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Closing Address for the First Asia-Pacific Roundtable on Cleaner Production


Bangkok, Thailand
14 November 1997

Senator the Hon Ian Macdonald
Parliamentary Secretary to the
Minister for the Environment

Senator Macdonald: Dr Yuwaree In-Na, other participants and contributors to this Roundtable and Ladies and Gentlemen.

Can I start by congratulating the organisers of this Roundtable and particularly the Thai Government people for a marvellous initiative. Can I also congratulate all of you and thank you for the work that you have done over the past few days. The way you have contributed your thoughts, your activities, certainly do lead to Cleaner Production - something that is absolutely essential in this world.

This First Asia-Pacific Roundtable on Cleaner Production and the Exhibition that has accompanied it has been extremely successful and enjoyable, I believe, for all participants. I understand that this is to be the first of a great number of hopefully continuing Roundtables in the Asia-Western Pacific region.

The Roundtable I am told, has been discussing one of the greatest problems facing the Earth today, that is, how to achieve ecologically sustainable development.

Rarely a day goes by without reading in any newspaper around the world of another pollution scare. Waste is being produced faster than it can be safely disposed of or recycled. Energy is being consumed in greater quantities. Non-renewable sources are being lost forever and even our renewable resources are not being replaced at the speed at which they are being consumed.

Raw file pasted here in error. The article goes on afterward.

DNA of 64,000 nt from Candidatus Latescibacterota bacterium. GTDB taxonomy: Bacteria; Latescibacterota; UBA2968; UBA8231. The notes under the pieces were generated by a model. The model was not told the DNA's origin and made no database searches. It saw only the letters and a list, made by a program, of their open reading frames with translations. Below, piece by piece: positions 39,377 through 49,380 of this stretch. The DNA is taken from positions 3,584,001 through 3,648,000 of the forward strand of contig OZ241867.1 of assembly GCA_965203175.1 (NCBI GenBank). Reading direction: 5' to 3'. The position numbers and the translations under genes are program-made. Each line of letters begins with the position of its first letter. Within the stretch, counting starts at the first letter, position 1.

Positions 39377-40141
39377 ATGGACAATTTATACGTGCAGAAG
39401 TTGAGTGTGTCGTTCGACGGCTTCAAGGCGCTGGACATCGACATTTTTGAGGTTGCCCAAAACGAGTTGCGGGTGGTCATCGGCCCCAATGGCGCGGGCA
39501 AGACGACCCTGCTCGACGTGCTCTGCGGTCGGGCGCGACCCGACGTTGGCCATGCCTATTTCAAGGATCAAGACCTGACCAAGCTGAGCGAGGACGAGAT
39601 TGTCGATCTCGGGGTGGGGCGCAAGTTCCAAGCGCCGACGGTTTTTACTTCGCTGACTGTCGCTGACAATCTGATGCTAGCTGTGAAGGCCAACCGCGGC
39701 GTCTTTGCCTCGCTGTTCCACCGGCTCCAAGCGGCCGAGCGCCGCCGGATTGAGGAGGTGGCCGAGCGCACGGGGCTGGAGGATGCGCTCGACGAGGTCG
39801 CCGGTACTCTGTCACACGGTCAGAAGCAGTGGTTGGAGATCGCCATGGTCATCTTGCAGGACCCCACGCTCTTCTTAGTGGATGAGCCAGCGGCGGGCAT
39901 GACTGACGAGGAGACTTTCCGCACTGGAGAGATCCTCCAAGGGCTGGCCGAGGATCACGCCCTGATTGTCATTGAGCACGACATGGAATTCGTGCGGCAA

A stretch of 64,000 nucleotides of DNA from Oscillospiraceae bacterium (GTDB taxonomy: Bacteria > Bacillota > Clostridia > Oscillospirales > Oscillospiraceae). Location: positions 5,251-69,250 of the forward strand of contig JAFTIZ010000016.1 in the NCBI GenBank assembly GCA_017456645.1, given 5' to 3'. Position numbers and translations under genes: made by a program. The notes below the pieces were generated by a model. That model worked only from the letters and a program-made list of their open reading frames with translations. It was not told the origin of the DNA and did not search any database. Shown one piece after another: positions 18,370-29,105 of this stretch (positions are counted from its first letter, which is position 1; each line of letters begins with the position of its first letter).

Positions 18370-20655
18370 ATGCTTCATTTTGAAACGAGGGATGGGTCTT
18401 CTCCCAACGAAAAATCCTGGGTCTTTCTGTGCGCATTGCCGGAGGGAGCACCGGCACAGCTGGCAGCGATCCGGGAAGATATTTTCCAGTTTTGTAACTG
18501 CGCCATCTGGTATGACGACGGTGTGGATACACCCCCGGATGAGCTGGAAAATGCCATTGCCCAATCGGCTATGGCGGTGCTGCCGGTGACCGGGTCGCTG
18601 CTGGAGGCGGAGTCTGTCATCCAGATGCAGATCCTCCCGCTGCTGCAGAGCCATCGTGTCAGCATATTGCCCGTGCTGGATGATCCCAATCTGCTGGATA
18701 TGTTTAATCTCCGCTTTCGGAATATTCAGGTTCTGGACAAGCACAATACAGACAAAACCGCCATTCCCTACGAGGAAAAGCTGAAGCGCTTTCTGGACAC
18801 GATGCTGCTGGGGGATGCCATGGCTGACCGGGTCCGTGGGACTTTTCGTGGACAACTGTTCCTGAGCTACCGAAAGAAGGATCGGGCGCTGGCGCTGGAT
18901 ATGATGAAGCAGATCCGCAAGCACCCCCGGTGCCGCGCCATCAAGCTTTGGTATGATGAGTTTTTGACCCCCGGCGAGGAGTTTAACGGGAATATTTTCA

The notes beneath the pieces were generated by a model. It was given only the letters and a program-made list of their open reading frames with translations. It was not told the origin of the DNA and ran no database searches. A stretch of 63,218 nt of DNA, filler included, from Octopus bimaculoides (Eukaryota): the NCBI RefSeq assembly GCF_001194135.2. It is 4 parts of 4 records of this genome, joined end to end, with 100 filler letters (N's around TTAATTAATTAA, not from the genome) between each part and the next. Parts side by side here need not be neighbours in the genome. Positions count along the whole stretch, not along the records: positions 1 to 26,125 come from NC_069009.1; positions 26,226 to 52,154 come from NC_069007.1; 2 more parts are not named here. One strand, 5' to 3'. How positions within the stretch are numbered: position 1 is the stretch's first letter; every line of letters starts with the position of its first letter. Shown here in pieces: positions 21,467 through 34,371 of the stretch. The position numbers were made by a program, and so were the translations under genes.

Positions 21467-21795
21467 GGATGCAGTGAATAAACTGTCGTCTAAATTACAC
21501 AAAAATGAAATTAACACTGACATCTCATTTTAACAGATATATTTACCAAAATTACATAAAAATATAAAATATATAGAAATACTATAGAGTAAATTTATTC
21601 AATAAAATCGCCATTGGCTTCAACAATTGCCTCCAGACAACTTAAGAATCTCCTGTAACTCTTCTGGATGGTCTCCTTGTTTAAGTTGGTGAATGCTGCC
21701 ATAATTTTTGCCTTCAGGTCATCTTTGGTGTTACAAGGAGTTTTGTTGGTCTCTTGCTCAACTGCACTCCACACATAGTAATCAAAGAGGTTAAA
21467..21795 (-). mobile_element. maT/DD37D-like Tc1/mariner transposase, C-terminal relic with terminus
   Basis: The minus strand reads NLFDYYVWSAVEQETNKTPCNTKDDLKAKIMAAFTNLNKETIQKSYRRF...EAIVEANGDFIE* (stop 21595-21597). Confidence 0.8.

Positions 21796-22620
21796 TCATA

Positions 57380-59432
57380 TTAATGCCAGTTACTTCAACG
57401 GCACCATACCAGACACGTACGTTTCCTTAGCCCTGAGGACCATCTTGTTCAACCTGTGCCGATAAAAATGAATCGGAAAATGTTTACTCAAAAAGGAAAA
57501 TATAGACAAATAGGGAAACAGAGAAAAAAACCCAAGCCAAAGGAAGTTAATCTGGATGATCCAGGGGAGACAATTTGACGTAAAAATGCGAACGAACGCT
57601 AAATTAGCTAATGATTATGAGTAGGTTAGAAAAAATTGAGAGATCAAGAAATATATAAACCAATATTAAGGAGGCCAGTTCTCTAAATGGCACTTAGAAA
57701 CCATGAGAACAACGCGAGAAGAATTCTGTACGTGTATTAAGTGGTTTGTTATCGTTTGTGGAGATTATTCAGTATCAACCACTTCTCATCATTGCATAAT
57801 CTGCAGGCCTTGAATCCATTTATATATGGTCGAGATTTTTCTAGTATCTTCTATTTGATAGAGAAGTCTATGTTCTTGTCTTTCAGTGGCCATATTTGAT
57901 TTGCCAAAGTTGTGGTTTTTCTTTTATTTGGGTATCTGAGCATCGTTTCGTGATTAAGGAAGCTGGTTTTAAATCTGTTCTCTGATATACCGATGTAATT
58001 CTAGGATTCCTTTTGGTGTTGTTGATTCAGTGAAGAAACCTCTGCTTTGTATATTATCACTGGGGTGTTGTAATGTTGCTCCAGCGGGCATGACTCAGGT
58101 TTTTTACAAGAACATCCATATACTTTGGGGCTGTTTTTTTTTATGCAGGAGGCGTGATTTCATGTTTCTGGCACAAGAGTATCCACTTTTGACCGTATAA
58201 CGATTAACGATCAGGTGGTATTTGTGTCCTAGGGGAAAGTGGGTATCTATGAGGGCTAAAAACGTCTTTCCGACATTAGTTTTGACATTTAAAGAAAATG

With the world population ever increasing it is not hard to see that unless action is taken some time in the near future, our world standard of living will fall quite dramatically. Governments throughout the world are now addressing this problem but as you are aware environmental degradation can not be solved by Governments alone. It is a problem caused by all of us and it can only be solved through concerted action by every one - by industry, by community groups, by Governments and by individuals.

We all have a collective responsibility to ensure that the environment that we leave to our children is better than the one that we inherited from our parents. I think we all agree on this particular objective but the challenge facing us is how do we achieve it?

How do we ensure that for everything we produce or every service we provide, we are making the smallest possible demand on the Earth's resources? How do we ensure that we are not producing waste that through a little bit of care, could have been avoided? How do we ensure that productivity increases at a fast enough rate to feed, clothe and protect everyone on this planet?

What has been discussed at this Roundtable is that "how" question. The Roundtable has recognised that Cleaner Production provides us with many of the answers to "how" we can move towards sustainable development.

The strength of Cleaner Production is based on a very powerful but simple proposition that a firm or company's profits can be increased whilst at the same time protecting the environment. This is a win win situation at its very best.